Typhoon damage is a key factor in the design and operation of offshore wind turbines, and it is directly related to the stability and safety of wind turbines and the economy of wind farms. This paper provides an overview of the recent developments of typhoon resistance design and strategy for offshore wind turbines and puts forward the following conclusions and prospects:
The passage of a typhoon is accompanied by extreme wind and wave loads. At present, there are adequately measured data for typhoon wind fields, and the numerical simulation method is mature. However, there are few published measured data for high-quality continuous observation data for typhoon waves, so numerical simulation research should be carried out. In addition, the influence of the wave evolution characteristics on the wind turbine motion response during the passage of a typhoon should be considered.
Through the optimization of structure and material, the typhoon resistance of an offshore wind turbine blade and tower can be enhanced. Further research into the numerical aerodynamic tools for the nonlinear response of a wind turbine subjected to typhoons incorporating mesoscale and microscale numerical models is necessary to achieve reliable structural analysis. The calculation accuracy of the ultimate load and failure mode should be improved to balance the safety and economy of an offshore wind turbine.
According to the characteristics of the high wind speed and varying wind direction of a typhoon, the combined control strategy of the pitch, yawing, and braking of a typhoon is of major concern for effectively improving the survival ability of wind turbines under typhoon conditions.
The wind farm in southeastern China needs to establish an intelligent operation and maintenance mode, integrating warning and management for a typhoon in order to achieve the goal of reducing the cost and increasing the efficiency of offshore wind farms.
At present, the research on the typhoon resistance of offshore wind turbines is mainly based on experience with onshore wind turbines and offshore fixed wind turbines, and there are few practical studies on the survivability of floating wind turbines under typhoon conditions. A floating wind turbine positioned by a mooring system has more complex structural and motion characteristics. The high wind speed and large waves in the typhoon sea state significantly challenge the survivability of the mooring cables. Typhoons are the control loading for floating wind turbine design in China. Due to the limited guidance at present, it is necessary to carry out further research on the typhoon resistance design of a mooring system. Additionally, the evolution of coupling motion characteristics and the structural loads during the whole process of typhoons is worth being investigated.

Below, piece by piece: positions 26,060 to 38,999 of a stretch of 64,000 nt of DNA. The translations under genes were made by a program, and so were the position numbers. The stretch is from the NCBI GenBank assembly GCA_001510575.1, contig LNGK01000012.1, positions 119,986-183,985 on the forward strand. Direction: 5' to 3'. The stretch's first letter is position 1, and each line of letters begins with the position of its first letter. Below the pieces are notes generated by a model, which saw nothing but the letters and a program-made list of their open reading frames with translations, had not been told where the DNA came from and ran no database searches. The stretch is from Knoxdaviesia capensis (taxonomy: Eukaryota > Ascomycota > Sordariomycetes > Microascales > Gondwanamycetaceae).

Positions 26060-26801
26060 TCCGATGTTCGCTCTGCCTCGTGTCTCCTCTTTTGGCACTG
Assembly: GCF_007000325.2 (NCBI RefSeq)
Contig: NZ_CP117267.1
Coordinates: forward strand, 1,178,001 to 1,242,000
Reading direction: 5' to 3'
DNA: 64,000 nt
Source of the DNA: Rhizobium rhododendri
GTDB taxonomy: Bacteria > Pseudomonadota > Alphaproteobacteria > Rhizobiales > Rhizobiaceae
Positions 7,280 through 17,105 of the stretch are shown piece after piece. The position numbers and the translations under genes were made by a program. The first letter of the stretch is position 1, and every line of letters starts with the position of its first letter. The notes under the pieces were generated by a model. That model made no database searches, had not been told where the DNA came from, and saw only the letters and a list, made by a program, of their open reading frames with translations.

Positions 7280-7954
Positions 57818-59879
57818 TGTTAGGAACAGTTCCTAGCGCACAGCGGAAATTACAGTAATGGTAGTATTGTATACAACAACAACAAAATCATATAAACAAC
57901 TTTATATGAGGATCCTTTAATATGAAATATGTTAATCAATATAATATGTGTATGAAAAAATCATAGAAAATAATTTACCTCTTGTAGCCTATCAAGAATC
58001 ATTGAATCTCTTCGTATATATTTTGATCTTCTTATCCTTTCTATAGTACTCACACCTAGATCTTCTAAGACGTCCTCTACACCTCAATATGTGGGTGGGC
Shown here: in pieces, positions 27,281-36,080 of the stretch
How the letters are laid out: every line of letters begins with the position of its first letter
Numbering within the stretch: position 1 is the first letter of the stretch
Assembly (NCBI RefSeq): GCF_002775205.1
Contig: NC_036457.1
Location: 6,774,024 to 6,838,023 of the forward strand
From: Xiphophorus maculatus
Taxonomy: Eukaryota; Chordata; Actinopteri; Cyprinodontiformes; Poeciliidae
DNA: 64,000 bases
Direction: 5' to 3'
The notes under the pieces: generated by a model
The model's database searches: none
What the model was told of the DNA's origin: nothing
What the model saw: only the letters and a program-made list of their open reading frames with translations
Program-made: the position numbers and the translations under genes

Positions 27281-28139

Author Contributions

Conceptualization, all authors; methodology, J.L. and Y.J.; formal analysis, all authors.; writing—original draft preparation, J.L. and Z.L.; writing—review and editing, J.L. and Y.J. and Y.T.; visualization, J.L. and Y.J.; funding acquisition, J.L. All authors have read and agreed to the published version of the manuscript.


This research was funded by the National Natural Science Foundation of China [Grant No. 52001043].

Institutional Review Board Statement

Not applicable.

Informed Consent Statement

Not applicable.

Data Availability Statement

Not applicable.

Conflicts of Interest

The authors declare no conflict of interest.


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Figure 1. Structure of a typhoon.
Figure 1. Structure of a typhoon.
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Figure 2. Components of an offshore wind turbine.
Figure 2. Components of an offshore wind turbine.
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Figure 3. Photograph showing blade damage due to Typhoon Usagi [23].
Figure 3. Photograph showing blade damage due to Typhoon Usagi [23].
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Figure 4. Photographs displaying tower damage due to Typhoon Usagi [23]: (a) tower collapse; (b) buckling failure.
Figure 4. Photographs displaying tower damage due to Typhoon Usagi [23]: (a) tower collapse; (b) buckling failure.
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Figure 5. Bottom-fixed offshore wind turbine foundations: (a) gravity; (b) monopile; (c)tripod; and (d) jacket.
Figure 5. Bottom-fixed offshore wind turbine foundations: (a) gravity; (b) monopile; (c)tripod; and (d) jacket.
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Figure 6. Floating wind turbine concepts: (a) tension leg; (b) semi-submersible; and (c) Spar.
Figure 6. Floating wind turbine concepts: (a) tension leg; (b) semi-submersible; and (c) Spar.